Sociologists, Rosenstock-Huessy charges, often formulate their theories in this fashion: “an obscure Force A and a Relation B . . . affect Mr Y.” Sociologists “pretend that their science address a nameless world” (In the Cross of Reality, 4).
No such nameless world exists: “X and Y are unknown to reality, and so are ‘if A, the B’ scenarios.”
If sociologists are going to deal with reality itself, they need to take a different approach: “First of all, a state of affairs, an event, must be brought to examination, together with the lives and names, the place and date pertaining to it, before it is possible to derive any sort of conclusions. Actualization involves calling things by their real names; and giving a name to something is an ineluctable precondition for thinking about the real world. Until this pertains, we remain stuck in unreality. For in reality, the year and day, the place and environment, change every reality – not somehow, but utterly” (4).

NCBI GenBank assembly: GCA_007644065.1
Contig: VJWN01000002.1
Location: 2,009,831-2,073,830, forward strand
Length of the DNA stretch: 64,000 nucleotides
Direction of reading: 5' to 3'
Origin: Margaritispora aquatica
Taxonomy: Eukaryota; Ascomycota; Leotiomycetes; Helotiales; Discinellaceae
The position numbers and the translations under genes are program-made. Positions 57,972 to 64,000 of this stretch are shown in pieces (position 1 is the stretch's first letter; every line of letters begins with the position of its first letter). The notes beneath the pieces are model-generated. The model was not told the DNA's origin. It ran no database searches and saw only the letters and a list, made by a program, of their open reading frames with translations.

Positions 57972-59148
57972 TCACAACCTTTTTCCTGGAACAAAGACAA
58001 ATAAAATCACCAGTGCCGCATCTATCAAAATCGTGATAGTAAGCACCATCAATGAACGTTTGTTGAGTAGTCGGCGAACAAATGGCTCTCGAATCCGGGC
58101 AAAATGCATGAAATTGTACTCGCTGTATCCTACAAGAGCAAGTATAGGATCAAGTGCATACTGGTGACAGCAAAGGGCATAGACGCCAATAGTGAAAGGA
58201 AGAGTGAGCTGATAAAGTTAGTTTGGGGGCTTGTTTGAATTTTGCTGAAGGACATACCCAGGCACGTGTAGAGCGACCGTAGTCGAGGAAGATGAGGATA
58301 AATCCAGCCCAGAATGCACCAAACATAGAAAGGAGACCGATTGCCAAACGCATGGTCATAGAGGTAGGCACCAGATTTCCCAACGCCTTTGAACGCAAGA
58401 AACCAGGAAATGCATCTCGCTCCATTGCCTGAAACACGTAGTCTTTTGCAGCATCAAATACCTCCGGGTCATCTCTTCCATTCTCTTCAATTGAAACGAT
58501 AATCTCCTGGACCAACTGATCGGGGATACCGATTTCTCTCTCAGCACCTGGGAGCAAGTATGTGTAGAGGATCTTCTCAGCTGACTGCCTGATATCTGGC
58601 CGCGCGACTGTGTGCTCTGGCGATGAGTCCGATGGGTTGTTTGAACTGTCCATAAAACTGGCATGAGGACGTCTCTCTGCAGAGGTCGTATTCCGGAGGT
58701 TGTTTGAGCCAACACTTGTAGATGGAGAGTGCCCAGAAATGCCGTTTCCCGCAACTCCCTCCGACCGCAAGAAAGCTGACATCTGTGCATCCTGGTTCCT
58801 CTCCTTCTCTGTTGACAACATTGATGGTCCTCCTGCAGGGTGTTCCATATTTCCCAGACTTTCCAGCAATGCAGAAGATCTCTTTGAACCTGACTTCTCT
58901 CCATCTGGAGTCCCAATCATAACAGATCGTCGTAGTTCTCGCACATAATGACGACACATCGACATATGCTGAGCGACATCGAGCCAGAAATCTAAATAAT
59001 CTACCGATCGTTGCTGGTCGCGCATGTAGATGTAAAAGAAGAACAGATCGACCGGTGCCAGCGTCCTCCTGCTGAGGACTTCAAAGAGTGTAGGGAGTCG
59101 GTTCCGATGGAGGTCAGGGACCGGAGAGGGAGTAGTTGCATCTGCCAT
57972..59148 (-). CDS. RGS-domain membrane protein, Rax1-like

To engage reality, in short, sociology “must not begin with hoisting its concepts, but rather with laying hands on, and firmly grasping, the laws of an all-encompassing actualization” (4-5). And that actualization requires naming. Sociology must be nominal if it is to be a sociology of real society.